But the spelling didn’t match, and the timing was way off.

Finally, years later, I happened to find the link between these two things: a photo in a 1955 issue of Jet magazine that featured an 11-year-old girl named Tondalaya. Here’s what the caption said:

Paroled after five years imprisonment for disobeying Army orders while a lieutenant in Korea, Leon A. Gilbert is reunited with his wife, Kay, son Leon, and daughter Tondalaya at Los Angeles’ International Airport.

(Further research revealed that her name was actually spelled “Tondalayo.”)

So that solved the mystery of the name, but…who was Leon Gilbert?

Up until mid-1950, he was a decorated WWII veteran serving with the 24th Infantry Regiment in Korea.

But on July 31, he refused an order and was arrested on the spot.

Seems like an appropriate outcome for a disobedient soldier during wartime…until you consider that the 24th was an all-black unit, that the 24th’s commanders were all white, and that this particular order amounted to a multi-man suicide mission. (The order would have had Gilbert leading about a dozen men back to a location that had been abandoned due to heavy enemy fire.)

Leon Gilbert was court-martialed. At the trial, which lasted about four hours, no witnesses were called on Gilbert’s behalf, medical reports indicating that he suffered from acute stress reaction were ignored, and the defense attorney didn’t bother to make a closing statement. Leon Gilbert was convicted and sentenced to death by firing squad.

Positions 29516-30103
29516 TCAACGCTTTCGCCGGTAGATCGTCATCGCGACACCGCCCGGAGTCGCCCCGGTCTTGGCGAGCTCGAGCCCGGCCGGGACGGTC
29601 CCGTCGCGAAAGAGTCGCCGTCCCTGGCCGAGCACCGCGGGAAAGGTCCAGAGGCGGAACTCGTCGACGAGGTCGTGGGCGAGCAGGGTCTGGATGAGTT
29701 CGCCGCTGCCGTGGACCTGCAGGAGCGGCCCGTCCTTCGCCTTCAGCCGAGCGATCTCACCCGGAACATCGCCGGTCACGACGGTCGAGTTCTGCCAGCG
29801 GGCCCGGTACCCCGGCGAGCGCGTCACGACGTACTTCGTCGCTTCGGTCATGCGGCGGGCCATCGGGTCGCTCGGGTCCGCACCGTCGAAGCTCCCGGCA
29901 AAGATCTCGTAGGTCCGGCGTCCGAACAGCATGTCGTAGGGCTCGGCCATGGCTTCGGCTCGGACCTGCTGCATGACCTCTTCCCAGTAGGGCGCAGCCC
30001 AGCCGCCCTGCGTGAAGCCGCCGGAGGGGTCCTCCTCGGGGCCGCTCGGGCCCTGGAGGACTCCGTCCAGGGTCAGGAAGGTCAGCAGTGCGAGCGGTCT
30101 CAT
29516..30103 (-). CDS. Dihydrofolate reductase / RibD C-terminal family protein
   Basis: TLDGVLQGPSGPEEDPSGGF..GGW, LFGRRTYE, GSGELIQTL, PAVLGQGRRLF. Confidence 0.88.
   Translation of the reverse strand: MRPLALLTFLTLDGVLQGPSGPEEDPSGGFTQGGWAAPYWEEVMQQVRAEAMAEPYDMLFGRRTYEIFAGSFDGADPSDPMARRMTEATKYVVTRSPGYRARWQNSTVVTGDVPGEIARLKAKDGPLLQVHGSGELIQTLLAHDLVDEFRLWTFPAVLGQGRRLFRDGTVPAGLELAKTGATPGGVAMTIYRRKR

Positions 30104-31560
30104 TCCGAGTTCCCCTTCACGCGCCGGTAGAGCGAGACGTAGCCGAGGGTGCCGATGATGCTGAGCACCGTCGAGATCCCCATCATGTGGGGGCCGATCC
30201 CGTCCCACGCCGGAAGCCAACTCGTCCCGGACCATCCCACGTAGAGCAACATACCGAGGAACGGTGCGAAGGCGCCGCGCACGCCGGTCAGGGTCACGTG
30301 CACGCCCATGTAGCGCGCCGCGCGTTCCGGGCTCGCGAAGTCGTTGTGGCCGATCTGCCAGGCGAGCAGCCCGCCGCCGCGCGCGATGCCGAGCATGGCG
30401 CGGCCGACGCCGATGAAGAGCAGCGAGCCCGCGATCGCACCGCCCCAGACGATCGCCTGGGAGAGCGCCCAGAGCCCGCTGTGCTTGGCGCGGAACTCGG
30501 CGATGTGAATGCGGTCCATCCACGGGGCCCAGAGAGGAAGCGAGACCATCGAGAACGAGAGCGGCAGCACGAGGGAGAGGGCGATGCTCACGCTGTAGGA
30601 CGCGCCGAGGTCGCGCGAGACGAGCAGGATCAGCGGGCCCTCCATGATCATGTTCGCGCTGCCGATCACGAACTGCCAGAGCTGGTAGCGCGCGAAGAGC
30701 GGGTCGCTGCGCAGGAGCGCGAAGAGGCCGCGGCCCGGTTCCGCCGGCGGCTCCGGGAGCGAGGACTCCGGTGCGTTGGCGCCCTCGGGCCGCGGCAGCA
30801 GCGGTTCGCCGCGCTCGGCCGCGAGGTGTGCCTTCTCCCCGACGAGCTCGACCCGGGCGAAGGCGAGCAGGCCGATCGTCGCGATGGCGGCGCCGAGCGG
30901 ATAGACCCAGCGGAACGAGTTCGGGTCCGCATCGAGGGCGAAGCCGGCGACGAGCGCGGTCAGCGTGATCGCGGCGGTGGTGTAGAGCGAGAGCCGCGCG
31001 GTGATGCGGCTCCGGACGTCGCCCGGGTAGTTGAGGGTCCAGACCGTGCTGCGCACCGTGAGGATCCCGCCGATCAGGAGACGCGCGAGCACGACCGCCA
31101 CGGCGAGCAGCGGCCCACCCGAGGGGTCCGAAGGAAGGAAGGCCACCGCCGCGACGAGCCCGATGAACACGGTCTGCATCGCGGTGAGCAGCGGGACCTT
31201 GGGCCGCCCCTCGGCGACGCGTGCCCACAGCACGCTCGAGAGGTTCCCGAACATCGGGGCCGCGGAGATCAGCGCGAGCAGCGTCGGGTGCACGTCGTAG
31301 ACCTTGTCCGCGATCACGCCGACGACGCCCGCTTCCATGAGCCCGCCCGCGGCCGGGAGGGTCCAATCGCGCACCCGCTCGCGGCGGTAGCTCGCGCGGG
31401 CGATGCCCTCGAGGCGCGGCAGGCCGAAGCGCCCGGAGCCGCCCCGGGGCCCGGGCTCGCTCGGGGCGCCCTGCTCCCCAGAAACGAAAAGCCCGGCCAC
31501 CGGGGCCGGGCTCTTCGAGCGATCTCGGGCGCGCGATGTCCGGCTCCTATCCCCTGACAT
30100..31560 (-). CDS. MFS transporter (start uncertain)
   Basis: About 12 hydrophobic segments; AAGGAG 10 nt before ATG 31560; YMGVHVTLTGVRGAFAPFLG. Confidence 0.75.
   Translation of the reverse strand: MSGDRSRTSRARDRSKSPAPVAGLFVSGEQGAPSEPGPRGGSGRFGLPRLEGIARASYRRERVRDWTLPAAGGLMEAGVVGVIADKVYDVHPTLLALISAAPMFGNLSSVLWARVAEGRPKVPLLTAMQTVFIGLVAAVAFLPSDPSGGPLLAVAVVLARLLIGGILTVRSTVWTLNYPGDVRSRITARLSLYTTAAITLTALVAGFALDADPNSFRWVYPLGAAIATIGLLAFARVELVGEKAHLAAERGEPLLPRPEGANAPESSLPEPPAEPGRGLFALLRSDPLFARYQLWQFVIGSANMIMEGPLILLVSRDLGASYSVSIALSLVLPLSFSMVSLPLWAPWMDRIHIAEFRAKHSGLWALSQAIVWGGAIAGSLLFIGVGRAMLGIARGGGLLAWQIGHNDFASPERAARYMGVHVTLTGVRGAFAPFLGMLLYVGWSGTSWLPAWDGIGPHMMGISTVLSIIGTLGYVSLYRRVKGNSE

Back home, the case was being followed closely by the press — particularly by the black press. The sentence angered many Americans, and “petitions calling for [Gilbert’s] freedom were sent to Washington from around the country.”

An investigation carried out by NAACP attorney Thurgood Marshall found that Gilbert was one of “many blacks and no white troops who had been charged with misconduct in the presence of the enemy.” He also said that “[i]t seems apparent that some of [the black soldiers] are being made scapegoats for the failures of higher personnel.”

In late November, President Harry Truman commuted the death sentence to 20 years in prison.

Ultimately — as mentioned in the photo caption — Leon Gilbert served five years in a military prison before he was released on parole in 1955.

Sources:

*The movie was based on play of the same name from the 1920s. In the play, the character’s name was spelled “Tondeleyo.” The play was based on the novel Hell’s Playground (1912) by Ida Vera Simonton, but Tondeleyo did not appear in the novel. Playwright Leon Gordon created (and named) Tondeleyo by combining the attributes/histories of two of the book’s female characters, Ndio and Elinda.

The Baby Names Kippie and Kippy

kippie, The World of Mr. Sweeney, tv, 1950s,
Glenn Walken as Kippie, 1955

The simple name Kip has a longer history than one might guess. There was a Kip in the 11th century Domesday Book, for instance.

But today’s post isn’t quite about Kip. It’s about the diminutive forms Kippy and Kippie, which saw some interesting usage in the ’50s and ’60s. No doubt the trendiness of Kip during that era set the scene for this usage, but pop culture played a part as well.